This article originally appeared in “Chicago Tribune.”
For most of my adult life, I’ve had a movement agenda. In college, I ran to stay thin and ward off the freshman 15. After graduation, I continued running to prove that I could be fast. Then I got injured and switched to strength training – first to fix myself, and then to get stronger and gain definition.
None of these are bad reasons to move. They all served a purpose for me and led me to where I am today. The issue isn’t how I moved; it’s how I didn’t move.
I look back at my years spent training for races and targeting muscle groups, and I see missed opportunities – times when my one-track movement mind caused me to miss the big picture. In short, I missed out on fun.
It hit me last weekend when I took my boys to my aunt’s lake house in Wisconsin. On Sunday morning, my aunt said to me, “We’ve got a house full of adults. Feel free to go for a run and we can watch the kids.”
Sounds like a great idea, right? Get in my miles, make up for the previous night’s birthday cake and tire out my legs so I wouldn’t feel bad about sitting two and a half hours on the car ride home. A couple of years ago, I totally would have been all over it.
But I could run anytime. It seemed like a waste to do the same out-and-back run along the lake that I’d done every summer for the past 10 years. I was in a different environment, with different things to explore. And I wanted my kids to explore them, too.
“Thanks,” I told my aunt. “But I think I’ll take the boys exploring on the Cam-Rock trail.”
The Cam-Rock trailhead was just outside of town and was an attraction for hikers, mountain bikers and trail runners. I’d been coming to my aunt’s house for years and I’d never actually hiked it. Why? Because hiking wasn’t in my movement agenda. It wasn’t going to make me stronger or faster, it wasn’t the most efficient way to burn calories, it really didn’t serve a purpose in my training goals.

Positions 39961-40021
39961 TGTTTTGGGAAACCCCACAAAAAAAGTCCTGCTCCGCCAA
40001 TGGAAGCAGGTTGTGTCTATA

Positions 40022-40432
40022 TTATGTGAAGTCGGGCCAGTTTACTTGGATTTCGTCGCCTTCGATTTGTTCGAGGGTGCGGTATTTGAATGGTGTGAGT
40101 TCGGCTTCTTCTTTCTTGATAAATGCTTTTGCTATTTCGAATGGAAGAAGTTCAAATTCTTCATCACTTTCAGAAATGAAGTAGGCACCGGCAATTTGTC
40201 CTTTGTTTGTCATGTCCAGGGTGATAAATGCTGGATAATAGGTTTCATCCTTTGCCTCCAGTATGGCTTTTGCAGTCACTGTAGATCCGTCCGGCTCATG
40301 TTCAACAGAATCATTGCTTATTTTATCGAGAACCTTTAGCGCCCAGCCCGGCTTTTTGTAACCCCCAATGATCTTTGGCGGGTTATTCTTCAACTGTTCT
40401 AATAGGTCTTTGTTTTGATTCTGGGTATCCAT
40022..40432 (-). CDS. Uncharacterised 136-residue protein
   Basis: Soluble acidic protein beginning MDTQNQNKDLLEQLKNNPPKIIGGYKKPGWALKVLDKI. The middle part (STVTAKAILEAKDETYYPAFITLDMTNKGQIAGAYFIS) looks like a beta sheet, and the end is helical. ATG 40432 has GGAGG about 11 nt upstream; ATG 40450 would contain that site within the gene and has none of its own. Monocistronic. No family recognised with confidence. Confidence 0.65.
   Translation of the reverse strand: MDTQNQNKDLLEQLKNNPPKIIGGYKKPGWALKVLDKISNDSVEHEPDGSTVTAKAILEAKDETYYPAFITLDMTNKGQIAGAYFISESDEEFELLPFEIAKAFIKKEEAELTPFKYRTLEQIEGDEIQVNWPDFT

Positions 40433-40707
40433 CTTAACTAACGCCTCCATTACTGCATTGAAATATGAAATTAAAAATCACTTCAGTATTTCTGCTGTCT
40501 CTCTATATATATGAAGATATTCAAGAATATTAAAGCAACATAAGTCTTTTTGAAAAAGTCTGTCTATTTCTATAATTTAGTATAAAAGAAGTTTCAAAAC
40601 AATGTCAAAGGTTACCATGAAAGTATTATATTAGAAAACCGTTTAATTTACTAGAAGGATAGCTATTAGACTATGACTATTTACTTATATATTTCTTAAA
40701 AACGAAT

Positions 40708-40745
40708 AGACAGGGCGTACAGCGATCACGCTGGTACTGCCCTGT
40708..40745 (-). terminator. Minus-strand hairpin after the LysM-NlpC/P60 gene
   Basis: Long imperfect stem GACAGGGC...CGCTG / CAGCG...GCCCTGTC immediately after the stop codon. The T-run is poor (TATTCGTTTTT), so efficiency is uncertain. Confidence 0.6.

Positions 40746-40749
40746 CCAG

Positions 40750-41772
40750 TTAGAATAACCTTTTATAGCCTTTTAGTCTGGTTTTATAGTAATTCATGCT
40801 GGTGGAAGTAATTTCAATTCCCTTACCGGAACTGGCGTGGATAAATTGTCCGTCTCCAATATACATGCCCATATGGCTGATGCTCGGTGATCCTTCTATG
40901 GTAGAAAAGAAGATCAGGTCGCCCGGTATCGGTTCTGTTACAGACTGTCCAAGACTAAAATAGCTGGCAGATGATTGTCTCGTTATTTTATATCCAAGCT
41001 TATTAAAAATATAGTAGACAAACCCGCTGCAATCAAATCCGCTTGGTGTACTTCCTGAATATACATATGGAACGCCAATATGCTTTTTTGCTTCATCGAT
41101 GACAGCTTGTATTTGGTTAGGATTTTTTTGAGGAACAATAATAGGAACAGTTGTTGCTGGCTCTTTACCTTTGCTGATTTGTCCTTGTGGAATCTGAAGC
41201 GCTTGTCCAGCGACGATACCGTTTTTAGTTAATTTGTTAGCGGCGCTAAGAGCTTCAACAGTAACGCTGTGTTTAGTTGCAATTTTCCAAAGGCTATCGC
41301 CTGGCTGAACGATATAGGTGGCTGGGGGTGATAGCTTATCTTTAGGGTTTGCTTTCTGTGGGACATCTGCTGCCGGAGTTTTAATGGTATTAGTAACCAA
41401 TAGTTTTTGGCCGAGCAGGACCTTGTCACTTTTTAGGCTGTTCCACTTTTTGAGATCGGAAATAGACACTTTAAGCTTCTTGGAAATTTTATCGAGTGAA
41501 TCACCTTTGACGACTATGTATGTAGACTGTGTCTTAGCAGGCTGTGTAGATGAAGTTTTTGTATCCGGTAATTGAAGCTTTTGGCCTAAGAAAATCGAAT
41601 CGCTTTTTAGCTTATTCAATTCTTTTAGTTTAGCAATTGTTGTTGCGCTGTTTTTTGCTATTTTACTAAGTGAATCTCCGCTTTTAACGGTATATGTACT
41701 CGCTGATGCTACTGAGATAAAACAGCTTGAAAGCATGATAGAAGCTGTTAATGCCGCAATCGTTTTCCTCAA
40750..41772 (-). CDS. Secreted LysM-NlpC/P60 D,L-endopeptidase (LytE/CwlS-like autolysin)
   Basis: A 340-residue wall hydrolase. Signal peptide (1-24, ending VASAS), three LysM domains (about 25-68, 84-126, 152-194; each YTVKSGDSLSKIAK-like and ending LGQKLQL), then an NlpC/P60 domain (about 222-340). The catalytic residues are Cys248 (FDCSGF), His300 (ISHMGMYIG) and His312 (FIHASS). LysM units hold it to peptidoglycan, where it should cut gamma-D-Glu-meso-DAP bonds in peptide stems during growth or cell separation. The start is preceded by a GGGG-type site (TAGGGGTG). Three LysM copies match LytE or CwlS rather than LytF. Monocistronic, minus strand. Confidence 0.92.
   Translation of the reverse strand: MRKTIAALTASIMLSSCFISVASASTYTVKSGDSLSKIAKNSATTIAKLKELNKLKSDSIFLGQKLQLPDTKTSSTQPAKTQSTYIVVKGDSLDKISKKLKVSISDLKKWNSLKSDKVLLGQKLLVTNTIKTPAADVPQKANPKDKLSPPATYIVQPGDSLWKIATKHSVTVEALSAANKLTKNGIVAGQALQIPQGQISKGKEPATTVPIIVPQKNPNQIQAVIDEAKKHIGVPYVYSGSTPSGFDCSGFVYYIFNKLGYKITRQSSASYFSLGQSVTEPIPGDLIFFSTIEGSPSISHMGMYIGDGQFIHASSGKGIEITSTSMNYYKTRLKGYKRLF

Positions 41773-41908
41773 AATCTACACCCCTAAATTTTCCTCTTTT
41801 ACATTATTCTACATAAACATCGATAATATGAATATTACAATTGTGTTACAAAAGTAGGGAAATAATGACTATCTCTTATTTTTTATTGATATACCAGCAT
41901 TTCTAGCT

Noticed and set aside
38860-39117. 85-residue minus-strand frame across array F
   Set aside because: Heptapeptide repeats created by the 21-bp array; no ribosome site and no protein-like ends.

It had never occurred to me that maybe hiking the trail would be FUN.
I look back to when I was a kid and movement was joy in and of itself – not a means to an end: Look, a ball! Let’s kick it. A tree? Climb it! A big grassy field? Perfect for running through. A hula hoop, a jump rope, monkey bars, puddles, a chalk-drawn set of squares on the sidewalk – you name it – it was a reason to move. Maybe you can remember those days, too.
So what happened?
Fear of getting fat, concern about what other people think, obsession with meeting a goal, an urge to go to extremes to make up for an otherwise sedentary lifestyle, turning exercise into punishment for eating “bad” things, emphasis on efficiency and productivity with no room for play, and general adulting tendencies.
Goodbye, hula hoop.
I’ve missed out on too many juicy life experiences thanks to stupid movement agendas. Not any more.
Here’s my new agenda: Movement that brings me joy.
It’s only within the past year or so that I’ve started to make this change. I credit my kids for leading me here. Instead of seeking time away from them so I could move on my own, I started looking for ways to move with them. I started playing again. I watched them squeal with joy when jumping from a ledge or catching a ball and tried to put myself in their place. I stopped racing (and competing) through life and started slowing down to appreciate its juicy opportunities. I fell in love with movement again.
So the boys and I hiked the Cam-Rock trail. We stopped to look for frogs in a yucky swamp, carried some branches just for fun, and raced each other over a footbridge. We were surprised to find a playground at the end of our route and stopped to climb the monkey bars. We sped back home because the mosquitoes were hungry and so were we. Then, as all good stories end, we ate ice cream.
Nicole Radziszewski is a freelance columnist. She lives in River Forest and is a certified personal trainer and mother of two. Check Nicole out on Facebook at Facebook.com/mamasgottamove.